Tuesday, October 29, 2013

The Angel Of Marye's Height's

Richard Kirkland
  I had the opportunity to visit several battlefields in Virginia when my son Rob Segroves was stationed at Norfolk. His guided missile cruiser, the U.S.S. Wainwright, was dry docked there for a year in 1991. He went into dry dock on Aug 1, and Saddam Hussein invaded Kuwait the next day. Fortunate timing. This was a dream come true for me. I spent one whole day by myself driving and walking over battlefields like Fredricksburg, Chancellorsville, the Wilderness, Cold Harbor, and Petersburg. Union soldiers were mowed down by the thousands in the battle of Fredricksburg which took place on December 13, 1862. This battle occurred just two weeks before the Battle of Stones River. I have since found out that December 13, 1862 is also an important date in my own family's history because my great, great, grandfather Isaac Mayfield, a Union soldier from Kentucky, died in a military hospital in Louisville at the age of 42. He left ten children without a father, including my great grandmother Mattie Mayfield, along with her twin sister Elizabeth, was only one year old when he died. 

  One of the most interesting stories about the Battle of Fredricksburg is that of Sgt Richard Kirkland, the "Angel of Marye's Height's". He was a Confederate soldier who was a member of Kershaw's South Carolina Brigade posted behind the stone wall on Marye's Height's. Kirkland was born in South Carolina in 1843 and survived many of the war's fiercest battles, 1st Bull Run, Savage Station, Antietam, Fredricksburg, Chancellorsville, and Gettysburg. The Union Army attacked the stone wall on Marye's Height's time after time in fruitless attacks. The Confederates were well protected. On the morning of the 14th over 8,000 dead and wounded Union soldiers lay in front of the stone wall. The Confederates had listened to the cries of the wounded all night. Sgt Kirkland could not take it anymore and asked permission from General Kershaw to go over the wall in order to aid the wounded. Kershaw agreed but ordered Kirkland not to carry a white flag because he didn't want the Union Army to mistake it for a surrender flag.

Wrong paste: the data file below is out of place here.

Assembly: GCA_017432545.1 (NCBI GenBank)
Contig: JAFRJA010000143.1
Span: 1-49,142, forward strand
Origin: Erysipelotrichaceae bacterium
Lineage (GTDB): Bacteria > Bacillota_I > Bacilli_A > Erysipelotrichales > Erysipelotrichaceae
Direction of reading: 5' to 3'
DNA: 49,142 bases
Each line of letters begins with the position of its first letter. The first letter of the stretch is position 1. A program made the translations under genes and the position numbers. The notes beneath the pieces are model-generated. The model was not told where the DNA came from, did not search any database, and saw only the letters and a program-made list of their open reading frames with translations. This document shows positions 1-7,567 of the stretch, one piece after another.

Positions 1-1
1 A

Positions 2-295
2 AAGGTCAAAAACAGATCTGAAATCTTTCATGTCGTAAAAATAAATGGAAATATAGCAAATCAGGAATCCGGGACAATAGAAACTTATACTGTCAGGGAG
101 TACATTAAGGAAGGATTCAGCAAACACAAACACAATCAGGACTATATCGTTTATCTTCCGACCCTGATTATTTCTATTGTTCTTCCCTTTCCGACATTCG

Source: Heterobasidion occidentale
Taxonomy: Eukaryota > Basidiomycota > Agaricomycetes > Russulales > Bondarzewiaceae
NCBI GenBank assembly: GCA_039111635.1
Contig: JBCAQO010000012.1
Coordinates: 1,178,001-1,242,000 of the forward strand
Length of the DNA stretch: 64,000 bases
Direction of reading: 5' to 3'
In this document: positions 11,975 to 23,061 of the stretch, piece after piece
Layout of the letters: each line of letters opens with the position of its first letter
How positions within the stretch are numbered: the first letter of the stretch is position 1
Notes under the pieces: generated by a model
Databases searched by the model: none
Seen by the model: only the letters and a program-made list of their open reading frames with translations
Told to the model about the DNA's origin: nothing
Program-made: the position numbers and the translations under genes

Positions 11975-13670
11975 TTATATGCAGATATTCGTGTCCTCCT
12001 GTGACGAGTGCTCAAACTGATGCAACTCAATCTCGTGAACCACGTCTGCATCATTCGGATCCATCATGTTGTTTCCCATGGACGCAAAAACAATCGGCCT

Kirkland gathered as many canteens as he could carry and at great risk to his on life he jumped over the wall and began giving water, aid and comfort to the wounded and dying soldiers. After awhile the Union Army realized what he was doing and did not fire at him. He made several trips over the wall with water and blankets giving aid to both Union and Confederate soldiers at great risk to himself. Kirkland's action's earned him the nickname of "the Angel of Marye's Height's and he became a legend in Fredricksburg. Kirkland would eventually become a Lieutenant but unfortunately he was mortally wounded by a bullet in the chest at Chickamauga on September 20, 1863 attacking Snodgrass Hill. His last words were "I'm done for...save yourselves and please tell my Pa I died right".
Monument to Sgt Kirkland

Colorized picture of Confederate dead behind the wall at Maryes Heights

The Angel of Marye's Heights
Snodgrass Hill

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